Vienna International Film Festival, part 2

Speaking again about the armchair incident at the Vienna Airport mentioned below, the situation it evokes of being in a strange place with strange things going on and with no one speaking your language recurs as a theme in just about every film I've seen so far among those in competition.

For example, in the aforementioned "Folge Mir," the heroine finds herself totally estranged from the absurd bourgeois world in which she's forced to live, but no more so than the viewer is from the movie. More successful is American independent director Mike Ott's feature "Littlerock" in which a young Japanese brother and sister are stranded in the small California town of the title and try to overcome language and cultural barriers and get to know the indolent, drug-addled kids who live there. Sounds a bit familiar, perhaps, and at first glance Ott seems to be an heir to the laidback sensibility of Jim Jarmusch. But the film is very much an original as he captures with subtlety, wit, and irony the points of few of both the Japanese visitors and the local yokels, sometimes with something as simple as the choice to use or not use subtitles. PLus it includes a riveting, hilarious, sui generis performance by Littlerock resident Cory Zacharia pretty much playing himself as Cory, who, because of his ingenuous ambitions to become somebody, might be even more of an outsider than the two foreigners.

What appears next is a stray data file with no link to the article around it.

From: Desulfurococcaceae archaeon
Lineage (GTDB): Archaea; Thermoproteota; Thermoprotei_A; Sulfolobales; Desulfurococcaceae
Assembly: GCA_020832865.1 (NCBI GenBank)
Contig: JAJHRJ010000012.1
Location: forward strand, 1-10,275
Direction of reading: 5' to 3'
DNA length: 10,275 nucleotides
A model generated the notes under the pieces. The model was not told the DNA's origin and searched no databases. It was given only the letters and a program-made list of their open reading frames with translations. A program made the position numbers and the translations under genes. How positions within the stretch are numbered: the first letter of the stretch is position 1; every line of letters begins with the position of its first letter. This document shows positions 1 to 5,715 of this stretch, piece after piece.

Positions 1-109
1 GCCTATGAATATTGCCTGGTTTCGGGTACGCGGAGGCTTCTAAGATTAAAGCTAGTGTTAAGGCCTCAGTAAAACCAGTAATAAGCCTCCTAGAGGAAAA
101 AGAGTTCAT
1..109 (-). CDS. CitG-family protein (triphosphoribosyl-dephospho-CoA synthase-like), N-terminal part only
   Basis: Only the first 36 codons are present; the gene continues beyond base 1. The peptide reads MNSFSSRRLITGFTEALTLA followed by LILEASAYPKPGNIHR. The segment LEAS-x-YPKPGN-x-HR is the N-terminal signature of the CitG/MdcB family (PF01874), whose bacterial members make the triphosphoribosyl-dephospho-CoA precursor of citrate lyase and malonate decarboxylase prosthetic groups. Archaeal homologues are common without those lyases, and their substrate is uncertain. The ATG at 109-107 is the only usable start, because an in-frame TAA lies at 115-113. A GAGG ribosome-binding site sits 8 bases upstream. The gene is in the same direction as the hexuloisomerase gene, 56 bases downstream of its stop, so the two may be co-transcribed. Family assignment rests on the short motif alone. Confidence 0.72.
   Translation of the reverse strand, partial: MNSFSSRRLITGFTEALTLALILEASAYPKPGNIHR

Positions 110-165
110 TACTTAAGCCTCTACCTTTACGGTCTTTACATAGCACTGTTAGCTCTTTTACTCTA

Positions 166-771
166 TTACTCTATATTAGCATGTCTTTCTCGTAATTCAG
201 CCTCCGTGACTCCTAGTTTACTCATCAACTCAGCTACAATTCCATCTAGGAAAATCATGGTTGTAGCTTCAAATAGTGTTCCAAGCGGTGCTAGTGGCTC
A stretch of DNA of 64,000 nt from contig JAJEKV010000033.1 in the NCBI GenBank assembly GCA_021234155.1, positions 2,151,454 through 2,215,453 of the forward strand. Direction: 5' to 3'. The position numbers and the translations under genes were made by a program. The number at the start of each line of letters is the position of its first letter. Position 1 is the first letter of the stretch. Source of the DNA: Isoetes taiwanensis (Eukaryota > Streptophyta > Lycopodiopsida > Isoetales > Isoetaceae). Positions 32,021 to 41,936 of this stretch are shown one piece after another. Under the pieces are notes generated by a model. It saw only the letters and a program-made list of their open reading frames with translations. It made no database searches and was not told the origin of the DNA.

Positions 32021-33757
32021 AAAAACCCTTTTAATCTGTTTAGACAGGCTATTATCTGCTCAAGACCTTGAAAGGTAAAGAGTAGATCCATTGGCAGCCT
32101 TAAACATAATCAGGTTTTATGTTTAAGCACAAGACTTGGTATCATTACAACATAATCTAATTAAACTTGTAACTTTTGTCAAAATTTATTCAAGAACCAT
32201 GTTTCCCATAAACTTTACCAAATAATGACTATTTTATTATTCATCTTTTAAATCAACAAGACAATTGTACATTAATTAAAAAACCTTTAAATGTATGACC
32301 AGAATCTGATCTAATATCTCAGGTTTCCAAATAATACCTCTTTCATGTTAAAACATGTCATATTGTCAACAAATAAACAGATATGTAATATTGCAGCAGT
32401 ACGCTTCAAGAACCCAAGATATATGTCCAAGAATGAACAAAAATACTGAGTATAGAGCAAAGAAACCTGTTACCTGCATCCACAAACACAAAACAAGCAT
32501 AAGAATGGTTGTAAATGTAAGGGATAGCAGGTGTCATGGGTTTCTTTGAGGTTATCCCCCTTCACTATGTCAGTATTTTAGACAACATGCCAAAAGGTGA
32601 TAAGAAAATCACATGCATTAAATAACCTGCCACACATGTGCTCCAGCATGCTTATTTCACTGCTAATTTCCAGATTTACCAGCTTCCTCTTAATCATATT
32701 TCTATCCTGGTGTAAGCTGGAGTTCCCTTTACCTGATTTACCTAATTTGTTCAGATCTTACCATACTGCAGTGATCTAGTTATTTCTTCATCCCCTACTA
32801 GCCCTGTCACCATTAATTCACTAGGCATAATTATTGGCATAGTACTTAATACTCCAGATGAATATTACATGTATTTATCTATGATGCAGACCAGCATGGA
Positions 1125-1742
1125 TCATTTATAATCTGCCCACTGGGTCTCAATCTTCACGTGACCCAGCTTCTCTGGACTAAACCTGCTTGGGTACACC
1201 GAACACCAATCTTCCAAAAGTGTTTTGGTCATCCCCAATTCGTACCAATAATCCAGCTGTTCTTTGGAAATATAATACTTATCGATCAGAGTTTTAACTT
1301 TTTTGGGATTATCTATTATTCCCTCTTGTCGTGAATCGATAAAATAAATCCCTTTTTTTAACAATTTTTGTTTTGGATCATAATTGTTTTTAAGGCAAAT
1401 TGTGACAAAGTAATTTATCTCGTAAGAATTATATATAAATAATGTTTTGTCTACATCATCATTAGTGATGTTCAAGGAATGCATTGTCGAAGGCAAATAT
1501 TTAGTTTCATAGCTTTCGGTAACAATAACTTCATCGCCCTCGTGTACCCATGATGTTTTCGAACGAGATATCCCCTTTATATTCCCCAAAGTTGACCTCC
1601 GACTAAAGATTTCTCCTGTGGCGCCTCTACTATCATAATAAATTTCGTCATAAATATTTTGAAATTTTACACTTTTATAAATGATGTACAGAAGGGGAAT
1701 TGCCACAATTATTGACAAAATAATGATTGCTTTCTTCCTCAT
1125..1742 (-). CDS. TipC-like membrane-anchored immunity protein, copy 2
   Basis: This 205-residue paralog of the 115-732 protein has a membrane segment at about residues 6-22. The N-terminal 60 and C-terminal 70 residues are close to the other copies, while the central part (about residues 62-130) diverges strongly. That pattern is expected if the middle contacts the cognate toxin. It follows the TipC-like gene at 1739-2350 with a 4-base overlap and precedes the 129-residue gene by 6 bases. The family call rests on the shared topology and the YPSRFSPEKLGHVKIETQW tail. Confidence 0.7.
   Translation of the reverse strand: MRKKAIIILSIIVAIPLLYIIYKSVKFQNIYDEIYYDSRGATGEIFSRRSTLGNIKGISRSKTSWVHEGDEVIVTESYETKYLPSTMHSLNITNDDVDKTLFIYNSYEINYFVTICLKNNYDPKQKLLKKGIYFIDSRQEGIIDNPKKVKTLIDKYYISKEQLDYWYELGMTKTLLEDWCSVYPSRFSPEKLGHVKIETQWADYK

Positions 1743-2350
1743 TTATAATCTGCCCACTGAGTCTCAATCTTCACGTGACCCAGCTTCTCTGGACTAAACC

Romanian director Marian Crusan tells a similar story in "Morgen," in which a Turkish refugee trying to get to Germany to link up with his son gets waylaid in a Romanian backwater. Against his better judgment, a shlumpy security guard  tries to help him out, resulting in an odd couple buddy movie scenario reminiscent of Jarmusch's "Down by Law," though the Turkish guy is a lot less annoying than Roberto Benigni. But he is very much a caricature, devoid of an inner life or point of view unlike the outsiders in "Littlerock," a problem which is not helped by Crusan's tendency to excessively and gratuitously long takes, which at times makes "Morgen" seem like  a parody of a Romanian movie.

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